Vicarious liability is a legal term that particularly impacts any business that deals with email communications. This statutory principle states that an employer will usually be held responsible for acts committed by their employees in the course of their work. The precise definition is a matter of jurisdictional determination, but the general overview is that even acts which can be deemed “incidental” to the duties of the employee can carry considerable liability under the law to the employer. Email marketers should take meticulous steps to ensure that “otherwise innocent” electronic communications do not lead into troublesome and expensive legal entanglements.

Email marketers, especially those who engage heavily in social media, have massive exposure to vicarious liability issues: Any words whatsoever which are typed in by your employees and emailed to a customer are suitable as evidence in a lawsuit… and could even lead to criminal prosecution. Many email marketers may be surprised to learn that it’s not just the personal email correspondence which is engaged in by your employees that can lead to vicarious liability issues, but even official business communication including emails, instant messaging, social media posts, and even SMS!

Confidentiality – Most people would be aware that discussing confidential issues in an email creates a legal liability, but the definition of confidential information is wide to the point where most topics that deal with other people should never be included in any form of electronic communication. Even the simple act of stating to Ms. X that Ms. Z recommended your brand could be seen to be a breach of confidentiality unless Ms. Z specifically provided authorization to reveal her identity to Ms. X or any other third party. Check out these authorization letter templates.

Defamation – The discussion of a third party if not in unequivocally glowing terms can lead to liability for defamation. Even if your employee has clear and unmistakable evidence that a particular customer is pulling some sort of scam, such as qualifying for multiple discounts or give-aways under different identities, that information must never be placed in any form of electronic communication including internal emails. These issues should only be discussed in person behind closed doors, and then only with the personnel who are strictly on a need to know basis.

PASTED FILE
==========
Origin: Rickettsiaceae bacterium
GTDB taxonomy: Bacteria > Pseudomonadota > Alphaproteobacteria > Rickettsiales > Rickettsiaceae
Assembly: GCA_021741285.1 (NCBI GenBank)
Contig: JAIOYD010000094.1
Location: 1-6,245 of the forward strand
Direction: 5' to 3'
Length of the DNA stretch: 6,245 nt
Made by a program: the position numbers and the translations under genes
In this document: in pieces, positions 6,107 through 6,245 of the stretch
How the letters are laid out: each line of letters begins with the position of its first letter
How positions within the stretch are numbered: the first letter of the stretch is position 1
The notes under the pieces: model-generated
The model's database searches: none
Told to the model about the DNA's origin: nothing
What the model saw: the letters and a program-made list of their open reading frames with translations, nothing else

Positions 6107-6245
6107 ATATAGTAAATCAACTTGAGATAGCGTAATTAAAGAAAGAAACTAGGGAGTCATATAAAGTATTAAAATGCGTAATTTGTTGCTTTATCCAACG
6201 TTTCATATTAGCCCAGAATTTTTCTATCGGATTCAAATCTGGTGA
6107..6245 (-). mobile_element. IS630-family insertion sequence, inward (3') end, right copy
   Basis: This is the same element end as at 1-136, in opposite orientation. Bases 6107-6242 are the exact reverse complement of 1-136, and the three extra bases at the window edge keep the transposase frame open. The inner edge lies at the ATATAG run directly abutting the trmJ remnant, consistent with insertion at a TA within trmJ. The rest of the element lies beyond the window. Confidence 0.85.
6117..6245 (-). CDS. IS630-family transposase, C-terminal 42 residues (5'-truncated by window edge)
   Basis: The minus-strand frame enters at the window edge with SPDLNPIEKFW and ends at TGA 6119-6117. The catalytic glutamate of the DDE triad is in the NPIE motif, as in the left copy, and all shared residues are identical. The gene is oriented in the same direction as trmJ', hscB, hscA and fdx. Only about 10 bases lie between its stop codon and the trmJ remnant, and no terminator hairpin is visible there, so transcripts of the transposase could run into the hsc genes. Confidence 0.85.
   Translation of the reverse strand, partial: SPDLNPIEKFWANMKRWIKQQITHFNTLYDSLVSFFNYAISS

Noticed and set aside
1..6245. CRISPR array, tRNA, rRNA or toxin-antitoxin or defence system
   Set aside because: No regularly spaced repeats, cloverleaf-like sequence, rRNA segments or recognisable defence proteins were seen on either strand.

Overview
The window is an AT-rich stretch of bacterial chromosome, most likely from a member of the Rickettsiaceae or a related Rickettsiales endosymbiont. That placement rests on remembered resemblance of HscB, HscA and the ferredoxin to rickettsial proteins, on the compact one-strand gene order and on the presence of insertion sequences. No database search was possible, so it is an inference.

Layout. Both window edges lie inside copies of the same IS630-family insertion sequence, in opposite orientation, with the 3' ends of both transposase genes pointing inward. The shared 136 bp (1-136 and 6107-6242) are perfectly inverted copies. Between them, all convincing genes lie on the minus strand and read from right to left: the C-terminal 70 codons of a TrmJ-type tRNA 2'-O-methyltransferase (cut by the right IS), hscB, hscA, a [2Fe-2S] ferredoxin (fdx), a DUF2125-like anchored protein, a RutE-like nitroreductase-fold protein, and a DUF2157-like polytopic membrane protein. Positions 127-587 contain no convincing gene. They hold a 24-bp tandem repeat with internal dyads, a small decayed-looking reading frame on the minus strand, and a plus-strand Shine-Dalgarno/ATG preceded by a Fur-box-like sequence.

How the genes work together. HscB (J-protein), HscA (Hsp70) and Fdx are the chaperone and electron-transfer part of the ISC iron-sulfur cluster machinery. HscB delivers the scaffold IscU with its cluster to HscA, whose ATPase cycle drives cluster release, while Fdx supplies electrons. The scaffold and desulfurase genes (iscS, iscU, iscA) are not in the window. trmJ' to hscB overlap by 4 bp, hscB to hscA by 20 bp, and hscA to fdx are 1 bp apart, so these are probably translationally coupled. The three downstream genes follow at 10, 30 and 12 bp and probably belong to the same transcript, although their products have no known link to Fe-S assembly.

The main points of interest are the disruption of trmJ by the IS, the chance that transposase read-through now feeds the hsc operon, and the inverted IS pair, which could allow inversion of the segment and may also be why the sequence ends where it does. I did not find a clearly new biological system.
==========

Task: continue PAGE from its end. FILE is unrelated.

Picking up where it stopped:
Harassment – Any form of sexism can be determined sexual harassment when included in an email. The sexism does not have to be extreme, as any form of acknowledgement of sexuality or even gender issues can fit the definition under the law. Something as mild as commenting on how attractive a person is in their social media avatar, or discussing a relationship issue that is placed on their “wall” can open up the company to liability issues.

Infringement – It seems very natural to just copy and paste a quote or a paragraph from some web source to include in an email, but most people are not aware that it represents copyright infringement. 99.9% of all the content on the internet is copyrighted and unless the source material is in the very rare position of being in the public domain, the inclusion of that content in an email becomes a legal breach of copyright.

Contract Formation – The law does not consider signed boilerplate tomes in triplicate to be the only form of contract. Any specification of actions to be committed in an email can be held up in court to have been a formation of a contractual agreement. Therefore, if an employee promises something to a customer, whether it be a discount, a pair of tickets, or any other form of reward or special consideration, then those terms must be adhered to just as if it was written in a formal contract.

Developing a thorough Acceptable Use Policy and ensuring that all of your employees are clearly aware of each of its clauses is of paramount importance. The adherence of every single person in your company to carefully thought-out policies can make the difference between business as usual and a court date.